Jarad Mellard was tired of sitting in class and hearing about other researchers' work.
So Mellard, a Kansas University senior, started two lab projects of his own -- one measuring the flexibility of bee antennae, the other the interactions of plants living near one another.
"I've always wanted to have my own work that I could really pour energy into," Mellard said. "You don't learn as much if you just read the book and go to your classes."
Mellard has joined a growing contingent of undergraduate students who aren't waiting for graduate school to start their research careers.
In their Initiative 2001 strategic plan, KU administrators said all undergraduate students should "undertake a research experience that is discipline appropriate." It also noted that "KU's research mission is seen by many undergraduates as compromising, instead of enhancing, their educational experience."
Though they haven't made the research projects mandatory, as some universities have, KU officials say there is a new push to get undergraduates to do work of their own.
"I think there is a national attention being paid to this," said Barbara Schowen, director of the University Honors Program. "It's in line with universities and colleges in general talking about how better to get students engaged, which includes participating in research and providing service."
Schowen said it was impossible to know how many undergraduate students were participating in research projects, but she said the number seemed to be increasing. Participation in the Honors Program's annual Undergraduate Research Symposium might be an indication -- about 50 students presented at the symposium when it started in 1998; 70 participated at this year's March 8 event.
But Schowen said that represented only a fraction of the projects under way across the campus in a variety of disciplines.
Lots of projects
A look at the abstracts from this year's research symposium shows work in a variety of areas, including:
l Measuring ice sheets in Antarctica.
l Finding a contraceptive pill for men.
l Comparing environmental beliefs and practices of farmers near Lawrence.
l Using psychological profiles to determine voting patterns of Supreme Court justices.
Mellard, from Perry, worked on two projects related to his major -- ecology and evolutionary biology. In one, he charted factors for perennial plants living in the same area to determine which factors -- such as number of seeds, nutrient supply and order of introduction to the area -- affect how the plants grow.
|The University Honors Program offers undergraduate research fellowships ranging from $500 to $1,400 for students. And some programs, including pharmacy and chemistry, offer summer programs for undergraduate researchers.|
He admits the other project -- measuring the flexibility of bee antennae -- might lead some people to ask, "Who cares?" But the project could actually lead to military and NASA applications, he said.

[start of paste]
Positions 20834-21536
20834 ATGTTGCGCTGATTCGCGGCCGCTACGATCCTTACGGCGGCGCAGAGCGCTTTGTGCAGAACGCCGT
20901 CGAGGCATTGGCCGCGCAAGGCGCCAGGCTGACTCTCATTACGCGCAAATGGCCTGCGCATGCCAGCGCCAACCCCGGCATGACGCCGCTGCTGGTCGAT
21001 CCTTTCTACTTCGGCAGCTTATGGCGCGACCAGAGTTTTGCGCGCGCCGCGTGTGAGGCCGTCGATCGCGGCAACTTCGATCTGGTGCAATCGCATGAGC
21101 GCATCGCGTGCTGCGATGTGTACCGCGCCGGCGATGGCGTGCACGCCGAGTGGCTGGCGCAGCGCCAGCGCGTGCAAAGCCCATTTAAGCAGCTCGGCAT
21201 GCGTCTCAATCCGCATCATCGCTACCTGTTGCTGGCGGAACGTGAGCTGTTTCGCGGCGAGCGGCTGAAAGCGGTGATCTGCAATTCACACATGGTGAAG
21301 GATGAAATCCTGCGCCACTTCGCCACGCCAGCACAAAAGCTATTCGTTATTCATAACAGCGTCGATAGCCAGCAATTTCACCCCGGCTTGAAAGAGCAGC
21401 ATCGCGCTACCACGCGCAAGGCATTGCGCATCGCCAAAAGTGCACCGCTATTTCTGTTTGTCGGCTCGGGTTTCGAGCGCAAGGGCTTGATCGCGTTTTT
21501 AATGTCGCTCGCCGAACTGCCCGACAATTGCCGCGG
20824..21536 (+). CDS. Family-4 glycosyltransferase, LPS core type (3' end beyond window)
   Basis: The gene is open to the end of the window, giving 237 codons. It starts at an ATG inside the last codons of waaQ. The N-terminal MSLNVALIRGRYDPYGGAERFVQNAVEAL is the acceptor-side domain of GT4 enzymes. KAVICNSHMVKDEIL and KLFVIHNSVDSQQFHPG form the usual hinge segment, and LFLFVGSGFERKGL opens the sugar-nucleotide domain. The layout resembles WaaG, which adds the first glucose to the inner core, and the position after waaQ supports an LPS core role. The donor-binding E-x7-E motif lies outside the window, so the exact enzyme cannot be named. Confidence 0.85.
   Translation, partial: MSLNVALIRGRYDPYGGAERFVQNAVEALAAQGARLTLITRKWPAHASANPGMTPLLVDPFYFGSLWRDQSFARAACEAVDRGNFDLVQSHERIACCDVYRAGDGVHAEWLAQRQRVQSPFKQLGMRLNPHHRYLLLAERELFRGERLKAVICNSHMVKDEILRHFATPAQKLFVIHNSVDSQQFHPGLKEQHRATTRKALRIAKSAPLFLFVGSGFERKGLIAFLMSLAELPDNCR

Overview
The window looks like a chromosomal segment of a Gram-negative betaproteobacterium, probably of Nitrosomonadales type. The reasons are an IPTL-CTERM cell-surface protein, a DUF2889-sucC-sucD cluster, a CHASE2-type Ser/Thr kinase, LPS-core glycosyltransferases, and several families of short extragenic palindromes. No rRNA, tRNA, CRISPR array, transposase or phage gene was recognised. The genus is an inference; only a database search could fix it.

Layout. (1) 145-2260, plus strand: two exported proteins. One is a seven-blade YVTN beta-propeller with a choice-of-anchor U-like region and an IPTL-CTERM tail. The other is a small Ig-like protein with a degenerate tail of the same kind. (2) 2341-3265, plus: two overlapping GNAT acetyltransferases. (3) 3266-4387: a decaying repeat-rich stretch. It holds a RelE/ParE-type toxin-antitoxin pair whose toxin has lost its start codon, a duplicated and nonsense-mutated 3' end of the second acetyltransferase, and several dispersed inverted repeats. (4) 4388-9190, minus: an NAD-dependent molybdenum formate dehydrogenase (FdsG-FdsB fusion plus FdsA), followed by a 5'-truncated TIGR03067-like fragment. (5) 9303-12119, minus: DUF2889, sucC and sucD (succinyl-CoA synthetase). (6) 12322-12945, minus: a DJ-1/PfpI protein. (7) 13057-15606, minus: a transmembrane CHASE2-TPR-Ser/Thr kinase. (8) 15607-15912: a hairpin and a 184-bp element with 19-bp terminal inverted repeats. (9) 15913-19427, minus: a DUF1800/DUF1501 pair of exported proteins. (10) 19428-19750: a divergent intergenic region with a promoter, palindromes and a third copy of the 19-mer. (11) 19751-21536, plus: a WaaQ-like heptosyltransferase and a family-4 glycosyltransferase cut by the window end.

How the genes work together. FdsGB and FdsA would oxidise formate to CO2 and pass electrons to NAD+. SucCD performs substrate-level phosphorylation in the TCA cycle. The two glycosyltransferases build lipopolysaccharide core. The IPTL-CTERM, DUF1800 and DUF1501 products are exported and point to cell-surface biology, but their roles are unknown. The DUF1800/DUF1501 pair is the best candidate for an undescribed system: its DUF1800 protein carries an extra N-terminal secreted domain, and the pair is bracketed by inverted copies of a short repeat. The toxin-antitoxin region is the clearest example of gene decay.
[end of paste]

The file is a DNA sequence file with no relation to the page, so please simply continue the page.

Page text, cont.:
"Actually, a lot of design and engineering concepts come from organisms," he said. "We learn a lot about how nature does it. NASA is interested in building robots. In order to do that, they want to build robots with sensory structures like antennae."
They could use the bee data to determine how flexible or long the robotic antennas should be, he said.
And the projects aren't just in science. Victor Bailey, professor of history and director of the Hall Center for the Humanities, advised a student last year on a project analyzing how British public opinion shaped government policy during the Spanish Civil War.
The student, Joseph Pull, a senior from Colfax, N.D., spent a week in London reading newspapers from the 1930s.
"If you just use secondary materials, you're just simply echoing them and commenting on them," Bailey said. "You're not really bringing anything to the table yourself. You can talk about things until the cows come home in the classroom, but there's nothing like students going out and reading primary materials themselves."
Craig Martin, professor of biology, has had 100 undergraduates work in his plant physiology lab in the past 23 years. Martin said it's amazing so many students participate, considering there is no network for recruiting them to labs.
"There is no mechanism for students to follow," he said. "There's no path known to students. It's up to them. They have to pursue it. We don't have a way to recruit them. I think if we did, we'd be overwhelmed, and I think that would be a good thing to deal with."
There are a few incentives in place for undergraduate research. Some majors -- especially those in the College of Liberal Arts and Sciences -- require "research experience" to graduate with honors.
The University Honors Program offers undergraduate research fellowships ranging from $500 to $1,400 for students. And some programs, including pharmacy and chemistry, offer summer programs for undergraduate researchers.
Martin said he favored creating mandatory research work for undergraduates. He suggested creating an Undergraduate Research Center to promote the effort.
David Shulenburger, provost and executive vice chancellor, said his office has been working to find ways to encourage research among undergraduate students. First, administrators are trying to define what "research experience" is in different fields.
He'd like to see more research classes taken for credit and more faculty members include funding for undergraduate students in their grant applications.
Graduates could have their research experience noted on their transcripts, he said. And someday the university may consider making research a requirement.
"We want to make it from an individual-fit model to a broader model," he said. "The philosophy is that going to a research institution ought to offer students a different experience than going to another university."